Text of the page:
A. This could be an urgent situation. When the cervix dilates painlessly in the second trimester, that is a condition called an “incompetent cervix.” If it is detected in time, a suture can be placed around the cervix so as to hold the pregnancy until term, at which time it is removed to permit labor and birth. If the information you are providing is correct, this matter needs to be discussed ASAP with your OB.

Q. I’m 21 weeks’ pregnant, and my doctor said that my cervix is opened just a tiny bit and that it’s normal for it to be not completeley closed if you have had kids before. Is this true?

A. This is completely true, and, for that reason, there is no purpose served by examining your cervix in the absence of abnormal symptoms.

Q. I’m 18 weeks’ pregnant with my second child. Three days ago I noticed a gaslike pain under my left rib cage. I thought it would subside, but it hasn’t and is quite painful and annoying. I’ve had two bowel movements since then and the pressure or pain has not gone away. I’ve tried carbonated beverages to assist the gas in making its way out, but that hasn’t helped. I’ve had blood in my stool maybe once a week since I’ve been pregnant, and am wondering if the two could be related or if I might have an ulcer or if this is just a painful gas bubble.

A. This sounds quite suspicious for a digestive condition called acid reflux, which is fairly common in pregnancy. It is usually quite easy to treat nowadays. It is a nuisance, but not dangerous. Bring it to your doctor’s attention at your next OB visit.

Q. At my 21-week scan, my baby’s head was tilting back. The midwife said the scan showed nothing abnormal, but why is my baby tilting his head back in my womb?

A. There is nothing any more abnormal about a baby tilting its head back than for you to do so. Remember that a sonogram is just a momentary view during which a fetus can assume any position.

Q. I am 22 weeks, 5 days’ pregnant. The doctor’s office told me my belly measured too big, and they are going to send me for an ultrasound. What could this mean?

A. In most cases, it doesn’t mean anything as there is quite a lot of individual variation among pregnant women. If you’ve not yet had an earlier ultrasound, then the possibility exists that your dates are inaccurate or that you might have twins. Very rarely, there exists an excessive amount of amniotic fluid, which can be a sign of a fetal abnormality.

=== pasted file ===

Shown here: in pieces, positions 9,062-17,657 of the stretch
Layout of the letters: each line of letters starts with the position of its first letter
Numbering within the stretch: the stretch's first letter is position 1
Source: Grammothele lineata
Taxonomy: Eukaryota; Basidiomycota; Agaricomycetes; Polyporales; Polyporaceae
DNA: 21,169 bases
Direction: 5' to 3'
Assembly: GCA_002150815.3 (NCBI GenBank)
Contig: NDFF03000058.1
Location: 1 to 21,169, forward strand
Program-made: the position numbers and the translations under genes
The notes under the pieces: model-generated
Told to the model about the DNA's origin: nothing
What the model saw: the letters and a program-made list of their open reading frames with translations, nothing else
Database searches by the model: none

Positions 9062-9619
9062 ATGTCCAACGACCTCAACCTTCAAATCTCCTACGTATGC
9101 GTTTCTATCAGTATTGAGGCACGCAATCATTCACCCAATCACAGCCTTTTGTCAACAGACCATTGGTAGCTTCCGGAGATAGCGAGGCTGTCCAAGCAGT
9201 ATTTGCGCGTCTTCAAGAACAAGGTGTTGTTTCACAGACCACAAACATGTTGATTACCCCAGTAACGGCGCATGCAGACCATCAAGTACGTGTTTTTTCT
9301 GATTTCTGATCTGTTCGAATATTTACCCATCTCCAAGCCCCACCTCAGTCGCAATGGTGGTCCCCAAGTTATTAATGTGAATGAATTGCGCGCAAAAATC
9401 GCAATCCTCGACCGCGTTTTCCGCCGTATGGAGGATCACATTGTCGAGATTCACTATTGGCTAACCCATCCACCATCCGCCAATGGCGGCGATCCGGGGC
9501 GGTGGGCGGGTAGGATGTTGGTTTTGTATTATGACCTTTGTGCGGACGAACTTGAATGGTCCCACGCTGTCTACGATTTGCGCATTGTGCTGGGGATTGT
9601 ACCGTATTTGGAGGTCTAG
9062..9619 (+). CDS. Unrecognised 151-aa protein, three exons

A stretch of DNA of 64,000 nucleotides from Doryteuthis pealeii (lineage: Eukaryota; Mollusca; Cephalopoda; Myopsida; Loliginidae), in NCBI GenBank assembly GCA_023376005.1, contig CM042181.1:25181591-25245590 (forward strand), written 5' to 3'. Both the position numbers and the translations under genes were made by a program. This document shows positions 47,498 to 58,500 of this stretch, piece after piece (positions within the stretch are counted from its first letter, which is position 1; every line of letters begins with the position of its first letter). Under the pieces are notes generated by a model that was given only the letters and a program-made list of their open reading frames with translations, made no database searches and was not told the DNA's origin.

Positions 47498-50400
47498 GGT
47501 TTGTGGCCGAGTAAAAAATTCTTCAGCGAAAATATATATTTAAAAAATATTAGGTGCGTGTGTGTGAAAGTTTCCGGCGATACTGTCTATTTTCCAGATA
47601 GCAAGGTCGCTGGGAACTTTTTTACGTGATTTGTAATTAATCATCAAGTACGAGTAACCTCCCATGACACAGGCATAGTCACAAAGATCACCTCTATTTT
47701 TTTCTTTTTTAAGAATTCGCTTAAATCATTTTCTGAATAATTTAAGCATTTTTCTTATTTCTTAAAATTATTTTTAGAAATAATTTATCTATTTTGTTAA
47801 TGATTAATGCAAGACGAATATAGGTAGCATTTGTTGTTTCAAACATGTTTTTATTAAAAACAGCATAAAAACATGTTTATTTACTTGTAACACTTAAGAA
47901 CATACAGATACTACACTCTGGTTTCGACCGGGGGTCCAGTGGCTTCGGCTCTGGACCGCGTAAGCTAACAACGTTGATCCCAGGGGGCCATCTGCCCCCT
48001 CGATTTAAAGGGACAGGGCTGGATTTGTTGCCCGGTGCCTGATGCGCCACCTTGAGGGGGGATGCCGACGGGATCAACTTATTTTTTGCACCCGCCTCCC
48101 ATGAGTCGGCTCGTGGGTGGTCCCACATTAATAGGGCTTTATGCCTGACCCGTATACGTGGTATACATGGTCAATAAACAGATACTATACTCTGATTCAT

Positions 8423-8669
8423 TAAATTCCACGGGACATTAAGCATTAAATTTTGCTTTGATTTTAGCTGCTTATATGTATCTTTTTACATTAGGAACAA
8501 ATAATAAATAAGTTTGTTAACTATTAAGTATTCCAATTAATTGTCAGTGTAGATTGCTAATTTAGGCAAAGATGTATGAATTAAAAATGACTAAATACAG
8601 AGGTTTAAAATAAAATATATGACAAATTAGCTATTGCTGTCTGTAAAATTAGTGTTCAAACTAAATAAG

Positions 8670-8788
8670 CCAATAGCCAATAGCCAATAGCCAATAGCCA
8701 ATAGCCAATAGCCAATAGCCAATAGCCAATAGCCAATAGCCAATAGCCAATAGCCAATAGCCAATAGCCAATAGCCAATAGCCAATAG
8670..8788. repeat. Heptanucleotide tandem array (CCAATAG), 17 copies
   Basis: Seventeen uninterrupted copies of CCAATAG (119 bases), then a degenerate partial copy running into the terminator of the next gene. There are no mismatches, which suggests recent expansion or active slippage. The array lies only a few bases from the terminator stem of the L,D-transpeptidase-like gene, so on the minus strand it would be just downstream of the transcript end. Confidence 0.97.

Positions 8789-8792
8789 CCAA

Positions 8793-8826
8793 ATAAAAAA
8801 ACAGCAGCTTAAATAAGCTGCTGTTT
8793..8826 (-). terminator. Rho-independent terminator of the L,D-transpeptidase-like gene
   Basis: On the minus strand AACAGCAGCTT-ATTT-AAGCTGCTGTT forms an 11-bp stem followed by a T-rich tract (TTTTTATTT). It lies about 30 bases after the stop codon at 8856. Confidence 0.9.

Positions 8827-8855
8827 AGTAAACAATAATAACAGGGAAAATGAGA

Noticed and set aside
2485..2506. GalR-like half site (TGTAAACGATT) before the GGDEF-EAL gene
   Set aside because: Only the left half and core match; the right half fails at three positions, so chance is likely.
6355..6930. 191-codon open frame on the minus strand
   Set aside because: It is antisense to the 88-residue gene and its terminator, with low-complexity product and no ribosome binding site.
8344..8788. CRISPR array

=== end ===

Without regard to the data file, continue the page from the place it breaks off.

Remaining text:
Q. I am 23 weeks’ pregnant, and my baby’s head is at 60 percent. Is that normal?

A. Yes, it is. This just means that your baby’s head measurements are in the 60th percentile; in other words, very slightly larger than average, but certainly not reflecting anything abnormal.

Q. I’m 22/23 weeks’ pregnant, with moderate hip, lower-back, stomach and pelvic pain and liquid leaking every time I get up. Should I be worried?

A. Yes, you should. Fluid leaking from the vagina means that the membranes have ruptured until proven otherwise. This raises a number of serious dangers, including infection and premature birth. Be sure your doctor is notified immediately about these symptoms.

Q. I am 23 weeks and having a boy. I went to the doctor yesterday and they are concerned because my baby’s abdomen was two weeks behind in growth. What does this mean? Is there something wrong?

A. As an isolated finding, it doesn’t mean a thing. At 23 weeks, a two-week discrepancy is fairly minor. Undoubtedly, the matter will be explored further in weeks to come, but the risk of a fetal abnormality in this circumstance would be small.

Q. I’m 24 weeks’ pregnant, my ob/gyn said that my amniotic fluid is too high. What does it means? Should I be worried?

A. Excessive amniotic fluid is a potential danger sign of fetal maldevelopment and needs to be carefully followed. That said, amniotic fluid volumes are subject to frequent and harmless shifts. I would suggest that a high resolution ultrasound be considered so as to evaluate both the intestinal and urinary systems, which would be the main areas of concern.

Q. I’m 22 weeks pregnant. At my first ultrasound they found my cervix 1 cm dilated, and my water bag visible. The ob suggested a cerclage. I declined because of the risk of rupturing the water bag. I went to another hospital for an alternative and they told me about a pessary, which was not painful at all, so I went for it. I feel like it’s taking the pressure off my pelvic area but the cerclage was still recommended. When I stand up I feel some mucus come out, but there’s no leaking fluid down my legs and no blood. Will everything be ok?

A. At 22 weeks a visible bag of waters is a clear indication of what we call an incompetent cervix, the only treatment for which is cerclage. A pessary will perhaps make you feel more comfortable, but will not reduce the risk of an extremely premature birth. So, my advice is to have the cerclage. In qualified hands the risk of rupture of membranes should not be more than around 5%.

Q. I am 18 weeks’ pregnant. I went for an ultrasound this week, and my doctor told me that my baby had dilated kidneys. The next appointment I have been given is 32 weeks. I am assuming that after this find the doctor would want to see me a little more often. I am worried about the baby’s condition and I don’t want to have amniocentesis due to chances of miscarriage. I would like to know if I need to worry both about my baby and the doctor not wanting to see me frequently. Thank you.

A. I’m concerned as well. Prenatal appointments are never supposed to be less than every four weeks. In this situation, I’d want to get another ultrasound by 24 weeks at the latest. By the way, I don’t know if anyone has advised you to have an amniocentesis, but if they do, you really needn’t worry much about miscarriage. It’s extremely rare following that procedure and a lot of important information can be gained by it.